Biliopancreatic Diversion with Duodenal Switch (BPD-DS)

Biliopancreatic Diversion with Duodenal Switch (BPD-DS) is a type of gastric bypass surgery for patients with a BMI of 40 or more.

BPD-DS is a two part process surgery with a partial gastrectomy procedure followed by the BPD-DS procedure. A partial gastrectomy removes around just half of the stomach compared to the 85 per cent of stomach which is removed during the Vertical Sleeve gastrectomy. After the partial gastrectomy, the patient is given a few weeks to lose some weight before having the second part of the surgery.  

The second procedure divides the small intestine into two parts. One part, the alimentary limb, is connected to the bottom of your stomach. The rest of your small intestine, the biliopancreatic limb, is attached to the bile duct. Food travels down the alimentary limb into the colon, without being absorbed in the biliopancreatic limb. Digestive juices flow freely from your biliopancreatic limb to your alimentary limb. This procedure causes food to be digested but not absorbed by the body.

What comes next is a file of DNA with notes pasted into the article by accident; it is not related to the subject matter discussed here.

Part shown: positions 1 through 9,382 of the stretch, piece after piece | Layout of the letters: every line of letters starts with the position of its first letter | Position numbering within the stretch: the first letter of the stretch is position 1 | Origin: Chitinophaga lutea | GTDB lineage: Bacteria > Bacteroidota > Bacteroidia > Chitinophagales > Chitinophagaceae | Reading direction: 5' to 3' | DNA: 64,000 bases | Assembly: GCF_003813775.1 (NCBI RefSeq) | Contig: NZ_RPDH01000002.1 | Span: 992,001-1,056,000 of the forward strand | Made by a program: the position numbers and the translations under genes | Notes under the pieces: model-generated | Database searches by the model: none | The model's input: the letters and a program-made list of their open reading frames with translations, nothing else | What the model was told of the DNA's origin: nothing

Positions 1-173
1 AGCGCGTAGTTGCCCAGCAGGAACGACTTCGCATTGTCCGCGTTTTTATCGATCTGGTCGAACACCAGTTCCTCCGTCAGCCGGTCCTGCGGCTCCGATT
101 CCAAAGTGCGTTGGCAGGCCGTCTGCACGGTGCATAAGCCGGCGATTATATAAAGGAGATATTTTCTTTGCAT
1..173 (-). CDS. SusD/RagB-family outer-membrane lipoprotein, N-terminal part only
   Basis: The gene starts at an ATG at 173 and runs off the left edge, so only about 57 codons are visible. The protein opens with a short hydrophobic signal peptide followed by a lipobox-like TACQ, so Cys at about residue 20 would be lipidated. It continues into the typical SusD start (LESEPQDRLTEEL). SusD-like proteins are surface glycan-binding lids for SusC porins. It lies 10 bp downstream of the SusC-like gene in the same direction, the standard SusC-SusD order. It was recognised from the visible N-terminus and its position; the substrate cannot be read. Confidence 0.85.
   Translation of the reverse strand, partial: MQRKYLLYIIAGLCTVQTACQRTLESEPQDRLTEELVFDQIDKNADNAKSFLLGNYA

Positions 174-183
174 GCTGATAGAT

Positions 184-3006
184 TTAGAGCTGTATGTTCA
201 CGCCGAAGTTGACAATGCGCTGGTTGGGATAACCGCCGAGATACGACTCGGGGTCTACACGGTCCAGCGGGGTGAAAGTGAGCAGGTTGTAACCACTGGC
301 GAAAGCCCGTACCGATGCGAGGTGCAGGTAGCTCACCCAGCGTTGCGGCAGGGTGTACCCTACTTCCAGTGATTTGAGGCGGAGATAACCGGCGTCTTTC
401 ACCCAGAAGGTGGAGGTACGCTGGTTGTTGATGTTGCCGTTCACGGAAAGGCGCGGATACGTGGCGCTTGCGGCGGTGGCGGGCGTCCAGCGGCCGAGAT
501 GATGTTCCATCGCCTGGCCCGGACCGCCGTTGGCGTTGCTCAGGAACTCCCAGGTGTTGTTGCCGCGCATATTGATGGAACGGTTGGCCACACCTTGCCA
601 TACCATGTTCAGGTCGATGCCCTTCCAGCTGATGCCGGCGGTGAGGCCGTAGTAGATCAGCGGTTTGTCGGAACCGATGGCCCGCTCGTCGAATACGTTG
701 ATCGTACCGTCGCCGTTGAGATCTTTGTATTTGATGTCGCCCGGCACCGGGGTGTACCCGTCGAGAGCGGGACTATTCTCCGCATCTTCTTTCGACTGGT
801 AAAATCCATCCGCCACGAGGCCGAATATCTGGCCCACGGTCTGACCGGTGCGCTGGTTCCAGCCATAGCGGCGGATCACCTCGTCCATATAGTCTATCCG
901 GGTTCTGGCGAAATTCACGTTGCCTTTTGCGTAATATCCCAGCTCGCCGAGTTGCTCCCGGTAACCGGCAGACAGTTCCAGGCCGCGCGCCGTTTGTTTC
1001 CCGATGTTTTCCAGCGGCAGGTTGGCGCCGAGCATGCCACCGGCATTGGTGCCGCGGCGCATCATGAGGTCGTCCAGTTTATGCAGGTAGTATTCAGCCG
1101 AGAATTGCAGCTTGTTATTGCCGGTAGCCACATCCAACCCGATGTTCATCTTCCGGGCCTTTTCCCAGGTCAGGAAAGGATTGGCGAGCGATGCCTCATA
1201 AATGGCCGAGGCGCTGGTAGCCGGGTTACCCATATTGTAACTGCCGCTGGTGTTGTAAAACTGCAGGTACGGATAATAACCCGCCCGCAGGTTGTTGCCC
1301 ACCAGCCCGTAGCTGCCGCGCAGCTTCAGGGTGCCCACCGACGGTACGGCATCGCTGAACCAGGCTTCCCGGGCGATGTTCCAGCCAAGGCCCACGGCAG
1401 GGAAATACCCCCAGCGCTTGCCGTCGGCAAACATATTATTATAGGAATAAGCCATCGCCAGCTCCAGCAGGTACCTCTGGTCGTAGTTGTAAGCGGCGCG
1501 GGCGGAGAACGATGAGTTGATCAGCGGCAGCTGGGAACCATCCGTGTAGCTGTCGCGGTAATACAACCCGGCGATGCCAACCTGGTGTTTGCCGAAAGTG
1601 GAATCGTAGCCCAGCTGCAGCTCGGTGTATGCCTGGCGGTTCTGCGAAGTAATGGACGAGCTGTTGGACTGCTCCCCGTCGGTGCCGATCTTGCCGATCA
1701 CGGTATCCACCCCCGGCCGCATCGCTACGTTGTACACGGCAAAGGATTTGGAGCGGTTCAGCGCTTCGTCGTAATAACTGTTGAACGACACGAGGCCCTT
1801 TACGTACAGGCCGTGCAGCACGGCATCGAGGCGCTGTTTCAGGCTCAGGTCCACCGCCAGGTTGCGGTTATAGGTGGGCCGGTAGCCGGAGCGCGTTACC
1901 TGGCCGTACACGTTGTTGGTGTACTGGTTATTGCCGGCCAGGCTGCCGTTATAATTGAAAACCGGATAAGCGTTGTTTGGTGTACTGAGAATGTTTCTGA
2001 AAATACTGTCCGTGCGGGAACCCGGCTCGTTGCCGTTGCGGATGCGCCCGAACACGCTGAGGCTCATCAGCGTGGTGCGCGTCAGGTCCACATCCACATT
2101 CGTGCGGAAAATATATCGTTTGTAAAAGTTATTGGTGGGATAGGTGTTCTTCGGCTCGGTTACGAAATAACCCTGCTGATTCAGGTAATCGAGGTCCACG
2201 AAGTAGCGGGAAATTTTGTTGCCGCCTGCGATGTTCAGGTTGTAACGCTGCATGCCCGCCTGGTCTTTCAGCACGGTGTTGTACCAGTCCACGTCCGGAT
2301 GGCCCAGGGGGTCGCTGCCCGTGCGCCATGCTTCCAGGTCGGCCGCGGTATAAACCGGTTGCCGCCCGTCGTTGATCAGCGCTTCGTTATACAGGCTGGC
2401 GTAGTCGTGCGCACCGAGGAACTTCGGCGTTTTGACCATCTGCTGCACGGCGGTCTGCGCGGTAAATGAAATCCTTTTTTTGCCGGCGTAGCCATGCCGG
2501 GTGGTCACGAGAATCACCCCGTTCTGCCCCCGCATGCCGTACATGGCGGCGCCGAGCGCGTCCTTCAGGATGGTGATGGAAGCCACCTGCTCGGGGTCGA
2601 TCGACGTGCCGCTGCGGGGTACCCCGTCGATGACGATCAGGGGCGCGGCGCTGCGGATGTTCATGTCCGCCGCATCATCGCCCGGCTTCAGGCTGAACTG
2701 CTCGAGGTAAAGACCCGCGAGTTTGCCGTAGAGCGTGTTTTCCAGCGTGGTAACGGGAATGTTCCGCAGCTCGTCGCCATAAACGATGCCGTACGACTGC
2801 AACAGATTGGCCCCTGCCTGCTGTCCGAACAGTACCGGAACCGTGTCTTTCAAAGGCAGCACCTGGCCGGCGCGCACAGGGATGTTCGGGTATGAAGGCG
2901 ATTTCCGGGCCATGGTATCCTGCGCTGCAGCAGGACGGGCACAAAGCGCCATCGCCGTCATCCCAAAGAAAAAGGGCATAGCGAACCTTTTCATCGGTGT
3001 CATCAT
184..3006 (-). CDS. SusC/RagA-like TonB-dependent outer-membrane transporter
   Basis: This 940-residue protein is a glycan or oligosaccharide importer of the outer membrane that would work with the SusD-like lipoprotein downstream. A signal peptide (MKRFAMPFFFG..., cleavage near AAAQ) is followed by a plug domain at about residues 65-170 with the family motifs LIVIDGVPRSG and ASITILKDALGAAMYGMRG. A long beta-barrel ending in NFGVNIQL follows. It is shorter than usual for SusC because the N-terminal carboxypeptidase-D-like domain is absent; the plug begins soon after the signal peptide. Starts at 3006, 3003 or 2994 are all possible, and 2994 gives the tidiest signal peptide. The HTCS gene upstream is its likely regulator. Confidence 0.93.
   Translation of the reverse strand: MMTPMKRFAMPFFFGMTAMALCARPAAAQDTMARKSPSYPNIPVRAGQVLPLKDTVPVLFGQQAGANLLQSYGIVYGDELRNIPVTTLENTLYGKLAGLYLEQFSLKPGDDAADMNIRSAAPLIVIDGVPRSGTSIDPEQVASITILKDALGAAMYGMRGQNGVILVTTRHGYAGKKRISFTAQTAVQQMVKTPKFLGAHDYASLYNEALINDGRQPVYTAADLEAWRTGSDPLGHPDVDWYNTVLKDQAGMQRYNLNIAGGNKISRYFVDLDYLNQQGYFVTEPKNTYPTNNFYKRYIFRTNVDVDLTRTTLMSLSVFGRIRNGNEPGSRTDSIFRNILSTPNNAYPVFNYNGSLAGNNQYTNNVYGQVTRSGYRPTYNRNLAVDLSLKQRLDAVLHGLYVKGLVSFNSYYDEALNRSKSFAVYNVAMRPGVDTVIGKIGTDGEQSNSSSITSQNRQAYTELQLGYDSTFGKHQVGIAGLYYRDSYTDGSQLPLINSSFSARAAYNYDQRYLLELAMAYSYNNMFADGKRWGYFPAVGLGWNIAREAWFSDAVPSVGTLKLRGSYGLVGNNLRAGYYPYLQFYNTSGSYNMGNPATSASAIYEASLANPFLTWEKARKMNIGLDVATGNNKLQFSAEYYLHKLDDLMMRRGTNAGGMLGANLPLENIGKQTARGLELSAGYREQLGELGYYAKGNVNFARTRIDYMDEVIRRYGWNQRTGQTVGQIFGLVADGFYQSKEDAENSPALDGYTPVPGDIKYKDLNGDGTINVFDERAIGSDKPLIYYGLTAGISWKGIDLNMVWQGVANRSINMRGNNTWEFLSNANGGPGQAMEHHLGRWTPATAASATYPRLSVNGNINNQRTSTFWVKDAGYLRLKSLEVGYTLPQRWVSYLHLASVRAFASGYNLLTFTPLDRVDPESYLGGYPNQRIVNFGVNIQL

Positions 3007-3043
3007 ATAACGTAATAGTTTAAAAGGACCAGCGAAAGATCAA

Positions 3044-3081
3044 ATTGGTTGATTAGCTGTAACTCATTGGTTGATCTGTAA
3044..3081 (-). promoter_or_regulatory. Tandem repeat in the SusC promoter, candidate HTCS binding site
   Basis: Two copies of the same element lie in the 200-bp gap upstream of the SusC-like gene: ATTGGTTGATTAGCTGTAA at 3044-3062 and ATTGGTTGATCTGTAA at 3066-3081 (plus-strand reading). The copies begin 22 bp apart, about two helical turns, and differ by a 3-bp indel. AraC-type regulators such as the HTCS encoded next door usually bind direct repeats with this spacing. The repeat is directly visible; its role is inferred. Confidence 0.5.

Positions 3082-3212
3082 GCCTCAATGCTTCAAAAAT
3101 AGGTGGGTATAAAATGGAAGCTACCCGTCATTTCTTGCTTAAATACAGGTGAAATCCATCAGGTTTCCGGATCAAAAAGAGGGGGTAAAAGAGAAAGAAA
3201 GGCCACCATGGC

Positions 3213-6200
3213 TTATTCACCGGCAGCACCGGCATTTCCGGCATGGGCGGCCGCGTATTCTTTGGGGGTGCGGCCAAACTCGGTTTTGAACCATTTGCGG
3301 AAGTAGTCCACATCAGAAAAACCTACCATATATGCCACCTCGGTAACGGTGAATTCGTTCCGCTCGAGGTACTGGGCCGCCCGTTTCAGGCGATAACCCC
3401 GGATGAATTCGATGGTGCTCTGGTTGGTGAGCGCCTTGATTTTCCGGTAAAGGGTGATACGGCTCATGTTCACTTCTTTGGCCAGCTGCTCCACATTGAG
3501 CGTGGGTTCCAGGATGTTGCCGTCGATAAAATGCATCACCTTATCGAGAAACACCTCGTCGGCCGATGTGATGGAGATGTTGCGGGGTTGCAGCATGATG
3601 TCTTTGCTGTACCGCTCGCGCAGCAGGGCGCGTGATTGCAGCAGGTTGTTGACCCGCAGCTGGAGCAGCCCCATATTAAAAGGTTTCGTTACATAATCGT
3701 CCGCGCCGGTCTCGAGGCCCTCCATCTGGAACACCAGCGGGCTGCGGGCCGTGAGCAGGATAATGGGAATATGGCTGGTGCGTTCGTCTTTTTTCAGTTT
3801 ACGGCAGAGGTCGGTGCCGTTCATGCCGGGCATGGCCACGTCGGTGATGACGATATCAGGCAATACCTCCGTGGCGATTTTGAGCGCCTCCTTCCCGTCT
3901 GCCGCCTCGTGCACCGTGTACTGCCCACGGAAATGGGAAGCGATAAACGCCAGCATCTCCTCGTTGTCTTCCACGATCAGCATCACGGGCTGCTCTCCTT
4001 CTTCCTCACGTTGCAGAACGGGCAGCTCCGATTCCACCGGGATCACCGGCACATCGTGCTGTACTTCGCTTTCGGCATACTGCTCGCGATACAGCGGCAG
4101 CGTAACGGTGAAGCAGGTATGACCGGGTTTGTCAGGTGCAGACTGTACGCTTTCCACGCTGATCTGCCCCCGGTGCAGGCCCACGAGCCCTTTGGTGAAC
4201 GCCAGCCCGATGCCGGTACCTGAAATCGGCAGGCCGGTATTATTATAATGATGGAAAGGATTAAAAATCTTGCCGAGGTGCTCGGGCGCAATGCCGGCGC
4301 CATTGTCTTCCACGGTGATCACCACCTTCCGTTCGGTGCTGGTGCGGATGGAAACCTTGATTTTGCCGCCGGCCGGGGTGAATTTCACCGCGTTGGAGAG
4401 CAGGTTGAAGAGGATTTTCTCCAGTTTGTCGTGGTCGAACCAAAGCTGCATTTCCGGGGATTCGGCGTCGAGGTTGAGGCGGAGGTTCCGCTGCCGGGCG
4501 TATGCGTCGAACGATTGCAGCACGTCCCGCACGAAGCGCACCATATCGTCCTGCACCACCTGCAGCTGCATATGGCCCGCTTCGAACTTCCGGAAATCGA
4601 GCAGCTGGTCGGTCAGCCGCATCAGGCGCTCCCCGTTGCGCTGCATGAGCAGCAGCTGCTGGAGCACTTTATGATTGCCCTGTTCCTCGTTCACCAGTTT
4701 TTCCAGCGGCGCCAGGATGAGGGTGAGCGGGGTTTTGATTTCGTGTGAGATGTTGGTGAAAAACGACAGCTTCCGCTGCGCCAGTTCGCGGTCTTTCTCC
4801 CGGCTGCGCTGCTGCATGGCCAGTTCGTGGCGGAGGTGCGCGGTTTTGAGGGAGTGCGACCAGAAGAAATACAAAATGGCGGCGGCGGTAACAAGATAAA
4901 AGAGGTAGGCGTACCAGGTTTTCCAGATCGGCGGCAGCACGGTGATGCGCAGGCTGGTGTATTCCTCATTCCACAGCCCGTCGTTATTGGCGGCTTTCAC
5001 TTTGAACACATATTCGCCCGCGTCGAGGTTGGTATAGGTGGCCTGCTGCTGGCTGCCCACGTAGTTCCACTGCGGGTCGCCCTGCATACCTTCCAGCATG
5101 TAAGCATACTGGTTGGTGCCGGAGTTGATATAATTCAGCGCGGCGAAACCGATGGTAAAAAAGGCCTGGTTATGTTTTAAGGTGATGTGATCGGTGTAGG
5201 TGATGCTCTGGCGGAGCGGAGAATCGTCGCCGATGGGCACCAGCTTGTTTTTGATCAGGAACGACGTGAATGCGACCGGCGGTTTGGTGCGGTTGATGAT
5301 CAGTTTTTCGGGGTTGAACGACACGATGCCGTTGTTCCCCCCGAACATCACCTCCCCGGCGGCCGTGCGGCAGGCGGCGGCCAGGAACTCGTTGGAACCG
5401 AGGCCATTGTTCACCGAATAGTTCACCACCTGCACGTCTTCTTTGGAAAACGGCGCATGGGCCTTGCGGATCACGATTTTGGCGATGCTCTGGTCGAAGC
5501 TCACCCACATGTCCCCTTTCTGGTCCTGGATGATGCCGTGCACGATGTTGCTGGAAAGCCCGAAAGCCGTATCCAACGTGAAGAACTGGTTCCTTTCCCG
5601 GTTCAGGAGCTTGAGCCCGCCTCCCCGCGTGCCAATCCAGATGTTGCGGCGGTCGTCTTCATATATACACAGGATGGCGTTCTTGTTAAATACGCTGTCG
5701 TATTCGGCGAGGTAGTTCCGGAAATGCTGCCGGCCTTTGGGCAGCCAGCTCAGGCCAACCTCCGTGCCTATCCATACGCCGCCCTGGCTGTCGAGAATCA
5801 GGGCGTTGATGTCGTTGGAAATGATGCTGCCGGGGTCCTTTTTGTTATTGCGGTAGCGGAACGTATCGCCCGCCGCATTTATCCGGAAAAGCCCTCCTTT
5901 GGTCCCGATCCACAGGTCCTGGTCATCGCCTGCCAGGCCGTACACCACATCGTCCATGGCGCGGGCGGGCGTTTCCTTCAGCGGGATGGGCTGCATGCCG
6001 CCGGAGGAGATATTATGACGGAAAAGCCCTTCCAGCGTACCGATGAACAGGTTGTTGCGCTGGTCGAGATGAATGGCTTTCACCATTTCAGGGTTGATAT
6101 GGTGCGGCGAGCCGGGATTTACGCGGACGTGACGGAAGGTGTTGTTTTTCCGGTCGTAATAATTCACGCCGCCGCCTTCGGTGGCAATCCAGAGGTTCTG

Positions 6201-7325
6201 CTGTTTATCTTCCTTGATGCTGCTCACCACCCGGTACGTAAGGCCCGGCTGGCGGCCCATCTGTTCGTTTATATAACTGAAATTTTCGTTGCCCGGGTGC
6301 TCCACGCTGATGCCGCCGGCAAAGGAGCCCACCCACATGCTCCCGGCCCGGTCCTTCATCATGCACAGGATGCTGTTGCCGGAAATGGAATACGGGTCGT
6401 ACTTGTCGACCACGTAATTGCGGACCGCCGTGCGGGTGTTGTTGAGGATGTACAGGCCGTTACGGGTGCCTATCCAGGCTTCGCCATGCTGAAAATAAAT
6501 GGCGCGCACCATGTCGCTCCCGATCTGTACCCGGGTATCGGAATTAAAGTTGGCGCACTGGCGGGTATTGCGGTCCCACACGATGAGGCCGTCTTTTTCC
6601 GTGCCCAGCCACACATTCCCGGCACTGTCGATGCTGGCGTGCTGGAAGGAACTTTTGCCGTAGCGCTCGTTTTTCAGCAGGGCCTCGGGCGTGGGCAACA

Advantages of BPD-DS 

  • Ranks among the highest rates of weight loss in the first year. 
  • Good long-term weight loss and maintenance. 
  • Good choice for high-BMI patients. 

Disadvantages of BPD-DS

  • Likelihood of nutritional deficiencies, including protein and vitamins and minerals. 
  • Patients are likely to experience diarrhoea and dumping syndrome if the postoperative diet is not being followed. 
  • The procedure is irreversible, offering fewer options for revisional surgery.  

Complications and risks associated with BPD-DS 

  • Death (1 per cent risk related to surgery)
  • Diarrhoea
  • Flatulence 
  • Nutrient deficiencies 
  • Vomiting after surgery

Weight Loss & BPD-DS 

BPD-DS reduces the size of the stomach by 50 per cent. The size of the stomach pouch after BPD-DS weighs only four to five ounces, which is a severe restriction to the capacity of the stomach. The result is feeling fuller for longer and absorbing fewer nutrients. Less nutrients are absorped as food bypasses part of the small intestine and the digestive juices have been rerouted. Food is still broken down in the gastrointestinal tract but is not completely absorbed by the body. 

Please seek and follow the specific guidelines from your bariatric team. Guidelines vary for individual patient needs and surgeries.​